The variable seedeater is a small, robust bird with a black conical bill. It is 10.5 cm (4.1 in) long and weighs 11 g (0.39 oz). There are four subspecies, which differ primarily in the plumage of the male:
- S. c. corvina – (P.L. Sclater, 1860): (nominate), found from southern Mexico and along the Caribbean slope from Belize south to Panama. Adult males are entirely black apart from a small white wing-speculum and white wing linings.
- S. c. hoffmannii – Cabanis, 1861: found on the Pacific slope of Costa Rica and Panama. Males resemble males S. c. corvina, but with white half-collar, rump and belly (the rump often intermixed with grey and the flanks retain some black mottling or barring).
- S. c. hicksii – (Lawrence, 1865): found in eastern Panama and adjacent north-western Colombia. Males resemble S. c. hoffmannii, but, except for a small black chin and/or malar, the entire throat is white.
- S. c. ophthalmica – (P.L. Sclater, 1860): found in southwestern Colombia, western Ecuador, and far north-western Peru. Males are very similar to males of S. c. hicksii, but black malar is very fine or lacking, rump purer white, and shows purer white flanks with little or no black mottling/barring.
Previously, additional subspecies have been recognized for the various hybrid populations found where the above mentioned subspecies meet (see Taxonomy).
Females are olive-brown above, paler below, and have white wing linings like the male. The racial differences in the female plumages are minor, with S. c. hoffmannii, S. c. hicksii and S. c. ophthalmica generally being paler and less brown than S. c. corvina, and often with a faint yellow tinge below. Juveniles are like the adult female of their subspecies. Males may not acquire the full adult plumage in their first year, and may breed whilst still showing some immature features in their appearance.
A hypermelanic male was reported from Reserva Buenaventura in El Oro Province, Ecuador, in 2005. The bird had increased phaeomelanin; its white areas — except those of the wings — were bright tawny chestnut. A similar bird was collected along the "Pipeline Road" near Gamboa, Panama, in 1963. Such individuals seem to provide a glimpse at the circumstances of speciation: in the genera Sporophila and Oryzoborus, several species exist which differ externally only by one having white areas, the other being hypermelanic just as the two variable seedeaters mentioned here. Of course, there must be some factor maintaining reproductive isolation, but the plumage differences between such seedeater species pairs probably had their origin in such a mutation becoming fixed in a founder population due to genetic drift.
The taxonomy is highly confusing. Sporophila corvina was formerly considered a subspecies of Sporophila americana from northeastern South America, in which case the combined species (also incl. S. murallae from western Amazonia) had the common name variable seedeater. They were split based mainly on the work by Stiles (1996), but the taxa east (americana group and murallae) and west (corvina group) of the Andes had actually been considered separate species until they were merged into a single species by Meyer de Schauensee in 1952.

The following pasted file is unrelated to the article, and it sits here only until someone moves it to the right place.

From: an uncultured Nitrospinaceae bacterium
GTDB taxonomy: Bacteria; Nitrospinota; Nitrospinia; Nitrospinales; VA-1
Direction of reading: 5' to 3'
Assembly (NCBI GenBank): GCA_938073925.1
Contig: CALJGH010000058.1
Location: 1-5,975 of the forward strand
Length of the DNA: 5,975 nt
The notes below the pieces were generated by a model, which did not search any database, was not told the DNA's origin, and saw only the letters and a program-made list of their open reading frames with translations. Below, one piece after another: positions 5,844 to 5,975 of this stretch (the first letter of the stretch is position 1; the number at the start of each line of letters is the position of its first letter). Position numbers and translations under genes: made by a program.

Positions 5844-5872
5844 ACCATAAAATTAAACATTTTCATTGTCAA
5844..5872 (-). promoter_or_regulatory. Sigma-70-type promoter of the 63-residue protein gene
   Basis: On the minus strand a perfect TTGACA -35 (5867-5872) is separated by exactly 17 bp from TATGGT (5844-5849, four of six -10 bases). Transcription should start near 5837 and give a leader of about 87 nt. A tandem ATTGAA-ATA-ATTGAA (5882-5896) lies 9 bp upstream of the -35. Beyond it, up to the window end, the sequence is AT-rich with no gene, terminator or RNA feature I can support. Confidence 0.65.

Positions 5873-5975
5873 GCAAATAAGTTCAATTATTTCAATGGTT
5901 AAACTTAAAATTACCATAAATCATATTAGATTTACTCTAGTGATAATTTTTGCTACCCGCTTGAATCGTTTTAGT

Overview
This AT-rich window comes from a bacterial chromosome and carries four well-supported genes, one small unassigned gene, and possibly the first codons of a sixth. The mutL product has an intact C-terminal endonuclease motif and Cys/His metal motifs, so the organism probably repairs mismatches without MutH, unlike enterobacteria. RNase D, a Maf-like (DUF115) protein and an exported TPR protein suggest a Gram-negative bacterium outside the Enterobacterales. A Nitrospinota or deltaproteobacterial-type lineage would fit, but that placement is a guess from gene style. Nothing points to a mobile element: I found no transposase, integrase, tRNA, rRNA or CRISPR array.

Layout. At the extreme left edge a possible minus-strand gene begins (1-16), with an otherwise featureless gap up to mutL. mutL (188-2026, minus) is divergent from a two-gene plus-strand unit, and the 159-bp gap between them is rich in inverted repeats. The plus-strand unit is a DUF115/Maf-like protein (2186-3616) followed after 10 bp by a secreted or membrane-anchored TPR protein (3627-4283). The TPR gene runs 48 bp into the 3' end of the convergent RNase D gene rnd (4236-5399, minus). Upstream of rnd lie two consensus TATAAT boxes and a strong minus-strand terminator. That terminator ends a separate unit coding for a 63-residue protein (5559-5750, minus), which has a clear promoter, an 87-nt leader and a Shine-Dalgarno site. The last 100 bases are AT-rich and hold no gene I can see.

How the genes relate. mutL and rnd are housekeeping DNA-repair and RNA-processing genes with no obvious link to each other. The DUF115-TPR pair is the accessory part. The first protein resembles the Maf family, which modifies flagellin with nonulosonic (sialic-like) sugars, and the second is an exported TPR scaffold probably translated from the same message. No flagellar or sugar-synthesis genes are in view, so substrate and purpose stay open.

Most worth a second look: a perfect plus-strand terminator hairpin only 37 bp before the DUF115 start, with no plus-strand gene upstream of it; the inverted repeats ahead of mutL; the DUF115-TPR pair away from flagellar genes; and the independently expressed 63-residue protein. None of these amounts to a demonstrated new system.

A male photographed near Panama City, Panama.
Following the split, additional confusion existed over the correct scientific name for present species. The name Sporophila aurita (Bonaparte, 1850) predates S. corvina by 10 years, and was widely believed to be the correct scientific name. However, the type for S. aurita has since disappeared and the original description was very vague, making it impossible to judge which population the name refers to. The name therefore becomes invalid, instead leading to S. corvina being the correct name.
Even after the split, the males of the remaining taxa have very different plumages, and the common name "variable seedeater" is fully deserved. The mainly black S. c. corvina has been considered a separate species, the black seedeater, from the remaining pied subspecies. As all subspecies hybridize freely wherever they meet, this is generally not recognized anymore. In large parts of Costa Rica and Panama it is impossible to clearly assign individuals to specific subspecies, where most instead show some level of intergradation between S. c. corvina, S. c. hoffmannii and/or S. c. hicksii. Some of these hybrid populations have in the past been recognized as separate subspecies, e.g. semicollaris, fortipes and collaris from Panama alone.
This seedeater is a common to abundant bird in lowlands and foothills up to 1,500 m (4,900 ft) altitude in semi-open areas such as forest edges, roadsides, low scrub and gardens. It also flocks with other species of seedeaters in pasture, weedy fields and other grassland.
This species feeds mainly on grass seeds but also takes other seeds, berries and some insects.
The flimsy cup nest, built by the female, is made of coarse plant material and lined with a few finer fibres. It is placed in a tree 0.4 to 6 m (1.3 to 19.7 ft) up, occasionally higher, in the fork of a twig. The clutch is two or three brown-speckled pale grey eggs, which are incubated by the female alone for 12–14 days to hatching.
The variable seedeater has a harsh chur call. The male's song consists of a mixture of warbles, whistles, and twitters, and is more elaborate on the Pacific slope.